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Russian Monocities: The Future?

Monocities, cities where a single factory employs nearly 90% of the working population, and which provide apartment heat, water, town electricity, and which also, btw, support the entire small business sector for the entire town, telephone sanitizers, run-on sentence groomers, etc, are having trouble in Russia lately. Lessons from monoculture, lawn gardeners and agribusiness? But outside of Ragle Gumm’ist or Second Variety Dickensian self-spawning AI driven factory worlds, they are pretty interesting as a living phenom.

Monocities in Russia came about during World War II, when Stalin evacuated factories in the path of the advancing German forces to small towns in the Ural mountains. The most well known cities were “Tankograd”, AKA Tank City, which manufactured Tanks and Katyusha Missile launchers, and Zlatoust, for ballistic missles. Kind of like China Lake for American Engineers in the 50’s, but colder. (great read, btw: Sidewinder: Creative Missile Development at China Lake, required reading for anyone trying to learn design law #13). But recently, the economic turmoil has led to bankrupt factories, now apparently kept functioning only by the worker citizens just plain going to work for no pay, just to keep the heat on in their houses and electricity available. But there is some unrest building:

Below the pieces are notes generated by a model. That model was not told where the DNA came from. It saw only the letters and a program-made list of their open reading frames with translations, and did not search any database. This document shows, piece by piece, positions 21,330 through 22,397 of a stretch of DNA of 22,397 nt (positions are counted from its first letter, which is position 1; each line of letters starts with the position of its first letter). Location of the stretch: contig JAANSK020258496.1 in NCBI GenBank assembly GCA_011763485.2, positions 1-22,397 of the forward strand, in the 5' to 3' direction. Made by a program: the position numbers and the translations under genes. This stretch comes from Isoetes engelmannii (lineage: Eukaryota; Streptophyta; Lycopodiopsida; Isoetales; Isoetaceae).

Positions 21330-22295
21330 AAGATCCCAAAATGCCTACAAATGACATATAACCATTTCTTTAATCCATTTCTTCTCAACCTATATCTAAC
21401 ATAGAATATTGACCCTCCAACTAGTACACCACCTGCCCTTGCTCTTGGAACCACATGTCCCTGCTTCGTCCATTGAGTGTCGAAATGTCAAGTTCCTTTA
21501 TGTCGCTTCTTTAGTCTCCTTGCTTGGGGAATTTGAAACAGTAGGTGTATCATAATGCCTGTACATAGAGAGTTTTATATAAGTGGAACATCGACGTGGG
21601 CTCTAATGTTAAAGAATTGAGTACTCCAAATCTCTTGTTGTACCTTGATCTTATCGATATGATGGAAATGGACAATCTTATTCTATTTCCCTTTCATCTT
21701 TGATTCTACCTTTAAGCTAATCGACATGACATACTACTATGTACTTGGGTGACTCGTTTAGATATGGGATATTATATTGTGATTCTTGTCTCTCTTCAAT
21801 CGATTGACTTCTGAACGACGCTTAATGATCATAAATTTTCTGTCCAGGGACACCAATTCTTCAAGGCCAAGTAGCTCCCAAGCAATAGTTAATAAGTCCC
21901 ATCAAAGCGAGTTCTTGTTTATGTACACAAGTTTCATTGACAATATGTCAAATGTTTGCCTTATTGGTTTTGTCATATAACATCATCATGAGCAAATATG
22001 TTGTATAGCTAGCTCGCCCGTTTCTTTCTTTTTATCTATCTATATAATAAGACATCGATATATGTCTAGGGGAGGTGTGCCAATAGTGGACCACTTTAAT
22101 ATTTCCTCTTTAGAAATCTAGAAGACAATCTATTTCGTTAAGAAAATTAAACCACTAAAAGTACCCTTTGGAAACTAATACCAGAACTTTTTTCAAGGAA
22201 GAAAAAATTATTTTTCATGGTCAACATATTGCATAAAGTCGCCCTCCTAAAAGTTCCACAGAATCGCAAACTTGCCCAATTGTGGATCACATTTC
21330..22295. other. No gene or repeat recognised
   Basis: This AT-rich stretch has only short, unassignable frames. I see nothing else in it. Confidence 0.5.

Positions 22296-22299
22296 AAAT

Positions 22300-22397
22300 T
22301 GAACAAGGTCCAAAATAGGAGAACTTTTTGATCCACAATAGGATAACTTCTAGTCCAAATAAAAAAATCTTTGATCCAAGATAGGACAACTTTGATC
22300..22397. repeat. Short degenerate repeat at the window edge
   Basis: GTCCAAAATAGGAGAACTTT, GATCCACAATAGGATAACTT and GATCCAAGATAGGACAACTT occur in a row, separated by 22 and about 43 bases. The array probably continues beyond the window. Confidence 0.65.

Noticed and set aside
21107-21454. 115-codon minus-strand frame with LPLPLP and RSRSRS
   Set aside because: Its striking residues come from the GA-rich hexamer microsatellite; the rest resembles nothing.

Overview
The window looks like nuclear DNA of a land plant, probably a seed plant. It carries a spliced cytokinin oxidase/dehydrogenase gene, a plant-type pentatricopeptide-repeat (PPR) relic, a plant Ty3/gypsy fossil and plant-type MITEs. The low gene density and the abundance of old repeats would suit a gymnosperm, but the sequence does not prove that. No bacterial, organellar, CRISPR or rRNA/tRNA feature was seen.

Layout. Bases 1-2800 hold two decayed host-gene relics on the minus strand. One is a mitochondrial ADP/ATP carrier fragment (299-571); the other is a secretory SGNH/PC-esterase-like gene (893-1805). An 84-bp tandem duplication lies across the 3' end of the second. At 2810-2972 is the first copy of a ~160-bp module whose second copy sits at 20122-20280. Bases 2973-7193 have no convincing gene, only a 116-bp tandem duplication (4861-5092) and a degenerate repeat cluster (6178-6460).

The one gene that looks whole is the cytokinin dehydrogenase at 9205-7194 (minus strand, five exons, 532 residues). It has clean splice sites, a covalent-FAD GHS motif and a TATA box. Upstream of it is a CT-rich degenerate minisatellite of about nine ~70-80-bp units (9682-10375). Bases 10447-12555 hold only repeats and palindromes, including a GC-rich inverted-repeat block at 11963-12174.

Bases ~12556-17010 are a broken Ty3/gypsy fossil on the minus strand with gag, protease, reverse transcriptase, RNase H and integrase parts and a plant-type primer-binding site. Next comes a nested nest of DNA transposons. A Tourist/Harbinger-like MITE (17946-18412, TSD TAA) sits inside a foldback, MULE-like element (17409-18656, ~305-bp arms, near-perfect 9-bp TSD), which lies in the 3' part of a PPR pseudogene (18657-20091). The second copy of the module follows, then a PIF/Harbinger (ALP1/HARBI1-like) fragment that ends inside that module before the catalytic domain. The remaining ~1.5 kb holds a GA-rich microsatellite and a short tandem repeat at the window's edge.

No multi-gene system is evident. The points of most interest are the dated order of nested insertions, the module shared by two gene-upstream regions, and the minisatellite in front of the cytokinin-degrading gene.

“The monocities are a source of considerable social tension,” said Yevgeny Gontmakher, a sociologist at the Institute of Contemporary Development in Moscow. “The government, so far, isn’t thinking about this enough.” [Bloom$berg Link]

The fascinating thing about the design of such cities is how, even though monoculture can be seen as a dangerous position due to over-reliance on singletons, from another perspective, one in which a means for sustainability, (ie, workers can utilize the factory even in the absence of a market use, for the utility and use-value it provides them) might be possible from a design perspective. (yeah yeah social engineering…) Maybe the fear of monoculture that derives from biological and evolutionary studies, if certain market assumptions and restrictions are ignored, allow for self-organizing utilization enough to bring the “monoculture” concept closer to a “sustainability” function. Only dead metaphors go with the flow.

January 6, 2010
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